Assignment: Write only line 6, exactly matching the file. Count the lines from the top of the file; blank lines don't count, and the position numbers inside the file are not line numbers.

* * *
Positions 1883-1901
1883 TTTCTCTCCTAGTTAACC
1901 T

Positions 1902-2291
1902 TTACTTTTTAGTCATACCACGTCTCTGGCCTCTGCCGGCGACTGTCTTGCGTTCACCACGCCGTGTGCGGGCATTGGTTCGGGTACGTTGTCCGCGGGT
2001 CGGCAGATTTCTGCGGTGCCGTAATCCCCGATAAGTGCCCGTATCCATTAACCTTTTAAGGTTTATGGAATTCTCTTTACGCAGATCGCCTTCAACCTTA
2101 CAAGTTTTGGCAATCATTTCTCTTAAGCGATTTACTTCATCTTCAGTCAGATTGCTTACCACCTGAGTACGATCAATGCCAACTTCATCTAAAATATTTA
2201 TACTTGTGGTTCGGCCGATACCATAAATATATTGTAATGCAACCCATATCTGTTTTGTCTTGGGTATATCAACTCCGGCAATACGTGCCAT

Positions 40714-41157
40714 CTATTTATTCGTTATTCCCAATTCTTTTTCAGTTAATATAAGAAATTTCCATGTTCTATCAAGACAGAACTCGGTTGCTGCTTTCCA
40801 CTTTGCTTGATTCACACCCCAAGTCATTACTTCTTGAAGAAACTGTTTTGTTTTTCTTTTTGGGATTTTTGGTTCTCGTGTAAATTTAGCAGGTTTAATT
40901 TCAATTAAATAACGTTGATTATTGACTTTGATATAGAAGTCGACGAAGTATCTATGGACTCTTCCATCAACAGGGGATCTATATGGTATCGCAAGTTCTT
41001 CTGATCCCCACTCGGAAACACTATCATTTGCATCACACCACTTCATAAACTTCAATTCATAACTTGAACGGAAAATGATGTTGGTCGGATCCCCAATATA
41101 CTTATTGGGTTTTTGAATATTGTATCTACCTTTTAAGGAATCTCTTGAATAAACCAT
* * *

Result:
2001 CGGCAGATTTCTGCGGTGCCGTAATCCCCGATAAGTGCCCGTATCCATTAACCTTTTAAGGTTTATGGAATTCTCTTTACGCAGATCGCCTTCAACCTTA